By Greg B. In my spare time, when I have time to sit and read books, I continue to be something of a science nerd. I read historical scientific literature (the complete works of, say, Charles Darwin, in their 1st editions), or historically important philosophy texts like Democracy in America by Alexis de Tocqueville. But occasionally, I shake things up and read books about beer. Years ago I purchased Extreme Brewing by Sam Calagione, and I’m pleased to learn there is a 2nd edition currently in press. To lets give this book a little review!
Extreme Brewing is a book featuring the central philosophy of Dogfish Head Brewing Company’s founder, Sam Calagione. And that philosophy is: Experiment, make bold beer, and make bold beer you want to drink. It’s a philosophy that, in my opinion, has produced some of the best (Dogfish head’s 90 minute IPA) and some of the worst craft beer (Dogfish heads Sah’tea) available on the market. But whatever your personal opinions or tastes, you have to give the man credit. Anyone who can be the star of a Discovery channel TV show for a season about craft beer and searching the globe for interesting ingredients or ways of making beer has a talent for it. But how does that talent translate to the book?
I’ll start by advising that this book is great for a beginner, and not as useful for someone who is a bit more advanced in homebrewing. If you’ve been making beer for a few years, are already into all-grain brewing and have advanced to kegging, you probably won’t glean much information from this book by buying it. I’m not saying that picking it up in Barnes & Noble to skim the recipe section won’t provide you with some insights you might not have known, but you can find that all on the internet as well. However, if you’re a new homebrewer, or someone who wants to get into it, this book will serve as an OK guide. It won’t be the best option, because it lacks depth in terms of the technical aspects of making beer that will help one produce great beers, but it will serve as a good supplement to a larger, more useful (and likely more boring to read) text, such asThe Complete Joy of Homebrewing, by Charlie Papazian.
The photography in the book is a bit spotty. Many of the images are over contrived and staged in weird ways. Watching Sam chop apricots on a tiny cutting board with a large knife, staged beer in front and large measuring cup of un-milled wheat in the background (who uses that for brewing?) is a bit cheesy. And the solid colored backgrounds make many of the images seem a bit lame or outdated. So don’t expect this book to contain the mouthwatering images of beer or beer ingredients that you’d find in a top notch cookbook. But then again, that’s not the angle the book is going for. So lets move on.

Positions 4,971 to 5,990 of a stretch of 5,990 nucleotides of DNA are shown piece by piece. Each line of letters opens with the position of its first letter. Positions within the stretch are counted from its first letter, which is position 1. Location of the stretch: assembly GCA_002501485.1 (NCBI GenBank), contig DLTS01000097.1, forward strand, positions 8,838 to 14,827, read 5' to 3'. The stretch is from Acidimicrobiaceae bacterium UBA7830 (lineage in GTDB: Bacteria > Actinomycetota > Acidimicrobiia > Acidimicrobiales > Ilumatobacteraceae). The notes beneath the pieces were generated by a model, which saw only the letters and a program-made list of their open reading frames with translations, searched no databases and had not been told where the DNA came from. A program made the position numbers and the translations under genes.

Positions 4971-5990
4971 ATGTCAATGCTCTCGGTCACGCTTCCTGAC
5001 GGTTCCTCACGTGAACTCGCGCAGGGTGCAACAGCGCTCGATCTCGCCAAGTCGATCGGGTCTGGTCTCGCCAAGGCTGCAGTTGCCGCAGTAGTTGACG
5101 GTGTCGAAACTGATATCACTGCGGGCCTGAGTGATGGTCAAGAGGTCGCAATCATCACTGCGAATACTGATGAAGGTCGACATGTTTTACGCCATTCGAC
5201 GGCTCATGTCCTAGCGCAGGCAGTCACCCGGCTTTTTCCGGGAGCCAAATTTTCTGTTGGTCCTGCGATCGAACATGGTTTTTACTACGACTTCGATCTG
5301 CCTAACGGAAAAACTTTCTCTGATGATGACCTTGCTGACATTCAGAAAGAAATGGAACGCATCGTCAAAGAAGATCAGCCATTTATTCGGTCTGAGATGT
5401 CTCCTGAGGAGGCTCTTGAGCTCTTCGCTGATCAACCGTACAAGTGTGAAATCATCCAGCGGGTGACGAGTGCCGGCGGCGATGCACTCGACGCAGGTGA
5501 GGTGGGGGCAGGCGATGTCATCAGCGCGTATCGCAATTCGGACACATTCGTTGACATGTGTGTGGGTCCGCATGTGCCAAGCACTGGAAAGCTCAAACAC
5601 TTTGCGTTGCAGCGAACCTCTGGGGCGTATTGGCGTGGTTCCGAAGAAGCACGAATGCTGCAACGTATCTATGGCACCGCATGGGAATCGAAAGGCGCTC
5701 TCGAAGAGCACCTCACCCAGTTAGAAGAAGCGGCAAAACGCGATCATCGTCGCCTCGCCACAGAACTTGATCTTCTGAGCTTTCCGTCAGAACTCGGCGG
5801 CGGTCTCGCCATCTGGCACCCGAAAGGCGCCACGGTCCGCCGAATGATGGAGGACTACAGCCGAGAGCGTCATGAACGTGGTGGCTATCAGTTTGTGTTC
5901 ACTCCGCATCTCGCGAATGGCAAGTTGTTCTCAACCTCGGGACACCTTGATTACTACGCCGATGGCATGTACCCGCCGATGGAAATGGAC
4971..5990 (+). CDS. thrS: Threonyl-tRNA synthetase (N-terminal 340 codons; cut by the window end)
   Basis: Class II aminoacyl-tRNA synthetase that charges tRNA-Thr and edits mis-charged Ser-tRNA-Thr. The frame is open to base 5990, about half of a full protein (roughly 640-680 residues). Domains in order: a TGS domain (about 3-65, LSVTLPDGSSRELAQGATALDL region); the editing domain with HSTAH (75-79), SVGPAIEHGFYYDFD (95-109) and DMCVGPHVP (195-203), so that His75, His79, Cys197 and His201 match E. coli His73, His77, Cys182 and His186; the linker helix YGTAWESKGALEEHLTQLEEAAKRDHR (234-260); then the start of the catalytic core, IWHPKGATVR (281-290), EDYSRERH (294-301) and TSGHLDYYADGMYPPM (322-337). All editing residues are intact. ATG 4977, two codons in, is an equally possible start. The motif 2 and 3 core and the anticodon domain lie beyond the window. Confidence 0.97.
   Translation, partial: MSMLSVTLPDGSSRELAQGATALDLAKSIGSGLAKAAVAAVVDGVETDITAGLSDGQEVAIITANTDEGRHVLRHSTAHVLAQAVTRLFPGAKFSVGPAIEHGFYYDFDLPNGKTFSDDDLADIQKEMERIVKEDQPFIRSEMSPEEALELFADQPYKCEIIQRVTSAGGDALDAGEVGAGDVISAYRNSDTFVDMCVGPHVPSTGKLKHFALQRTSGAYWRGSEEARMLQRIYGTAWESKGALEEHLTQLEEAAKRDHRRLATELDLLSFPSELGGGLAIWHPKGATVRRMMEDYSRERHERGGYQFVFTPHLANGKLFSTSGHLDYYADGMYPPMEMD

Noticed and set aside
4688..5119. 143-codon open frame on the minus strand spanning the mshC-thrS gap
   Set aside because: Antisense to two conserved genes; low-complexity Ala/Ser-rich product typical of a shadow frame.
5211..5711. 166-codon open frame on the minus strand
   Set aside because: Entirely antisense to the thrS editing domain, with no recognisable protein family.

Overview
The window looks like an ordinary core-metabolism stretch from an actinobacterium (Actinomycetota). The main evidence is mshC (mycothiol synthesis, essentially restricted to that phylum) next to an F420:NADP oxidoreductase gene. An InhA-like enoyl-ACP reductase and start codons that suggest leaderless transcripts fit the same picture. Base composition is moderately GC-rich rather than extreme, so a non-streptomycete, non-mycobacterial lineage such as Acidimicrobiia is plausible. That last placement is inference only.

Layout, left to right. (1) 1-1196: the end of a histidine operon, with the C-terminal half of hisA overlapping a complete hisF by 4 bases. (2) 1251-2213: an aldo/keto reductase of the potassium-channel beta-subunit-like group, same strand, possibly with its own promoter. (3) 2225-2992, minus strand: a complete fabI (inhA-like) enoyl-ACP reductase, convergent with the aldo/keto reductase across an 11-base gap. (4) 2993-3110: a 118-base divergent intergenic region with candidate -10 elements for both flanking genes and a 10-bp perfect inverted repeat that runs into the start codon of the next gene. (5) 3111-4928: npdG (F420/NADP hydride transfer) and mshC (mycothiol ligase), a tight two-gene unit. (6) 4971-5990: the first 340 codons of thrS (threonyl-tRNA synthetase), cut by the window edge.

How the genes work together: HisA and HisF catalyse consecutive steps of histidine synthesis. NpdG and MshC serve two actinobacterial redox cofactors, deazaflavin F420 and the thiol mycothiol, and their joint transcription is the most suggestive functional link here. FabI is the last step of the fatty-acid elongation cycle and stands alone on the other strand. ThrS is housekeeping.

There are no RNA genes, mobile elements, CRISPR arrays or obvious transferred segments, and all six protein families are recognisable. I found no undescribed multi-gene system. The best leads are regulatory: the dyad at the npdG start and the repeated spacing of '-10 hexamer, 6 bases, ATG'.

The book takes the reader through the very introductory steps of making beer, the necessary parts, components and very basics of the brewing process. Enough to get started and get your feet wet, so to speak. Then the book jumps right into the Big and Bold beers that are iconic to Dogfish head. There are recipes in here that will teach you how to use fruit, certain spices, when to add them and what they’ll do in the beer, that will be helpful to individuals seeking to brew really unique, robust beers. In the back of the book, it contains clear, well laid out steps for making beers using recipes from both Dogfish Head and other breweries, such as, but not limited to: Russian River, Port brewing, Allagash, The Portsmouth Brewery, Shorts Brewing Company and (personal favorite among the list) The Bruery. The recipes are clear and easy to follow, good for a beginner to read and become inspired by.
This book is also the second edition, and it’s been revised from the previous. Truthfully, I didn’t notice much of a change or much of note, besides some extra beer recipes in the back of the book. It’s nice that this occurred, but I feel that further explanation of the nature of brewing and some better photography would help make this book a lot more accessible and useful, rather than simply adding Bold recipes from additional breweries across the nation. But at the same time, I understand that the craft brewers in this book all like each other and do business with each other, so it’s nice to see them collaborating, even if it is just that Sam allows them to publish a recipe or two in his book, to get these other breweries a bit more notoriety.
Overall, I think the book has it’s place in the world of Homebrewing literature, however, I do feel it could benefit from some improvements. Aesthetically, the photography should be totally re-done. The bright orange cover with an orange beer (is it a pumpkin ale? Or an IPA?) on it makes my eyes hurt, and simply reminds me of halloween with the black text. The layout of the book is good, and it’s progression for the beginning homebrewer is good, clear and helpful. It suffers from one of those fatal flaws of starting to brew, however. The book jumps quickly into advanced and crazy flavorings for the beer, without devoting too much time to the actual beer that forms the backbone of these advanced beers. Young brewers can quickly be enamored with the complex and intensive flavors of the back of the book, without learning the basics. Hopefully, this book will be used mostly as a supplement, rather than the complete starting brewing book.